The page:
Secondly, Rune Skov of Nordost's international division used more of the company's Titanium Sort Füt equipment supports when setting up the electronics. This brought more life into the top, and allowed more color and light to emerge. I was able to hear details that before had been submerged in a grayer harmonic fabric.
How this affected Nordost's cable comparison surfaced when Skov played Petra Magoni and Ferruccio Spinetti's Musica Nuda version of "Eleanor Rigby" for cello and vocal while switching speaker cables between Odin and Odin 2. Even though I already knew, having sat through the Munich demo, that Odin 2 would communicate more impact when the cello's strings were initially struck by Spinetti's bow, I did not expect to be startled by the difference, as well as by how much more body, depth, and weight Odin 2 conveyed.
But the greatest shock came with how much more silence I heard around Magoni's voice. I had not expected to hear such a lower noise floor and striking ability to convey the space between notes as I did with Odin 2.
Some classical composers, Schubert being one, are especially eloquent when placing silence between notes in piano compositions and songs. I expect the new Odin 2 line to lend a special eloquence and communicative power to music's sacred silences.
Skov also spent awhile discussing the difference in terminations between Odin and Odin 2 speaker cable. It seems while, in the original Odin, bananas were the preferred connector, Odin 2's no-compromise unity between cable geometry and terminations works best with spades. That's certainly a relief for folks who discover that their amps and/or speakers don't accept bananas.
The most mesmerizing system I encountered at THE Showthe one I most regretted not being able to revisit on Day 3was jointly presented by Rick Brown of Hi Fi One of Southern California and Stillpoints. Brown, shown here with Steve McCormack, worked with Paul Wakeen of Stillpoints to assemble a system whose ability to convey delicacy and nuance took my breath away.
As Shirley Horn sang Joao Gilberto's "Estate" via a Sonorus ATR 10 tape machine ($17,000) and a special, holographically remastered 2-channel tape taken from the 6-channel SACD of her Here's to Life, the music's gorgeous midrange, glowing warmth, and to-die-for timbres were unparalleled in my experience. The world debuts of the SMc Audio/ HiFi One Silver Signature edition linestage ($50,000) and SMc Audio/Hi Fi One Nexus AC power enhancer ($16,000), as well Berning/Hi Fi One 211/845 OTL mono amplifiers ($75,000/pair), were also responsible for the magical presentation.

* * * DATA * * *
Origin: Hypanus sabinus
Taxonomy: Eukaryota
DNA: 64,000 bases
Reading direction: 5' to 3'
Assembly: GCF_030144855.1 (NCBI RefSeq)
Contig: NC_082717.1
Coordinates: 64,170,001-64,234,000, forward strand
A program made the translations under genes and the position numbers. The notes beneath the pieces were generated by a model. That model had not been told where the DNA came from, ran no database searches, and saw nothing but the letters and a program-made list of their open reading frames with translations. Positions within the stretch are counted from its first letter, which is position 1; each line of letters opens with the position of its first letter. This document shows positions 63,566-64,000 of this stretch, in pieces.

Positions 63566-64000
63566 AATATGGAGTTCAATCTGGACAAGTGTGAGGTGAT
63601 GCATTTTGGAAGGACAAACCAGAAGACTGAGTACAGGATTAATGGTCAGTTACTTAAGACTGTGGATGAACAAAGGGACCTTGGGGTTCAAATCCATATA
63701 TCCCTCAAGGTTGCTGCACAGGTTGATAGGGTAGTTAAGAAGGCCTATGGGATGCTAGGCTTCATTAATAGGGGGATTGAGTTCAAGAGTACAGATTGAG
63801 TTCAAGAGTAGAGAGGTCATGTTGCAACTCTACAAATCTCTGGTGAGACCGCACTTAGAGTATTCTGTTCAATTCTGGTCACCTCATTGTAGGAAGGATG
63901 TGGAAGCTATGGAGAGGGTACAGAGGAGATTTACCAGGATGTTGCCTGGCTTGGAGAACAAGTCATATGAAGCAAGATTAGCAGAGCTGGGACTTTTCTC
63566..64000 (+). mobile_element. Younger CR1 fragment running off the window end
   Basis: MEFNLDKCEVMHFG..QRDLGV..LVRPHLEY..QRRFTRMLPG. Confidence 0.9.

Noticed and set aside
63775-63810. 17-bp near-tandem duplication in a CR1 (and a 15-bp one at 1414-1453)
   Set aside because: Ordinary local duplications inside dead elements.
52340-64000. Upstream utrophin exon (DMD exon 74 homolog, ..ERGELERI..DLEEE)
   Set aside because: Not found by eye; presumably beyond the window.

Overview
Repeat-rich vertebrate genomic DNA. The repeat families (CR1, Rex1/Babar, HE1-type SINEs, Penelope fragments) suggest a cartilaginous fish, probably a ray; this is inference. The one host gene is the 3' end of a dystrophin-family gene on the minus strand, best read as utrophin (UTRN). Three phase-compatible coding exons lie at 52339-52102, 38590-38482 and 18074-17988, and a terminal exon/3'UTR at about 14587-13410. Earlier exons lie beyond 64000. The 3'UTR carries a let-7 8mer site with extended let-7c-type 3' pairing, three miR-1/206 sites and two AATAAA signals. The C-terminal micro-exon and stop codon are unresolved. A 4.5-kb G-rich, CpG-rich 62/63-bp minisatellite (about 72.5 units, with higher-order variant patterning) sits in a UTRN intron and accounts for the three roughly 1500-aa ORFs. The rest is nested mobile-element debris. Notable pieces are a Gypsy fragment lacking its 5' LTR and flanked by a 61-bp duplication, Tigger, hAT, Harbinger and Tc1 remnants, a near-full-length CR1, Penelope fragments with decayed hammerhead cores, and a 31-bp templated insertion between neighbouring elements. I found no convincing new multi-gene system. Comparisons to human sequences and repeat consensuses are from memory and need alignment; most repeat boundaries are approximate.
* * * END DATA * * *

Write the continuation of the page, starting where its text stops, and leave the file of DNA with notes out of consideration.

The virtually indescribably delicacy, warmth, and tonal beauty of a 24/96 track from MA Recordings' Sera una Noche, as transmitted by a chain that included the US debut of the Wadax PRE 1 native DSD DAC with Zepto clock, phono, A/D, and SSD server ($72,670) as well the SMc Audio components, were astounding. In both setups, EnKlien David cabling and Entreq grounding cabling allied with Entrq's Silver Tellus grounding box ($2699) conveyed a pristine silence between notes that was positively addictive.
Equally essential credit goes to the Kaiser Kawero Classic loudspeakers ($65,000/pair), whose ability to convey height, clarity, and tonal beauty turned heads in several rooms at the show. Finally, the room's 13 Stillpoints Aperture room treatments ($650/each), 44 Stillpoints Ultra 6 equipment supports ($899 each), world debut Stillpoints ESS Low Profile Rack ($8295), and 2 Stillpoints ESS Grid racks with Ultra 6 supports ($25,172 each) were essential components in the system. They couldn't totally address bass booming in the extremely difficult acoustic, but they tamed it to a remarkable extent. Experience suggests that without the Stillpoints products, the system would not have been as breathtaking as it was.
The Quintessence Acoustics room, dominated by their Stealth SVII loudspeakers ($60,000pair), probably would have benefited from Stillpoints room treatment. Was it the Shakti Stones on all the equipment and under the turntable that contributed to an edge on Dean Martin's voice on LP that I had not heard at all in the wonderful Evolution Acoustics/DartZeel room on the lobby level? Violins sounded a bit hard, bass needed more control, and warmth was lacking.
A bit of my Channel Classics SACD of Mahler Symphony 9 fared better, but the combination of some resonant nodes in the room and the fact that the Luxman DA-06 DAC and player ($18,000) only had 20 hours of break-in may have contributed to the poor soundstaging. Other components included PBN A monoblocks ($30,000/pair), PBN turntable ($5500) with Ortofon Cadenza Bronze cartridge ($2200), Kimber Kabling ($20,000 total), Auralic Aries ($1600), PBS preamp ($19,000), and a PS Audio P10 Power Plant ($4999).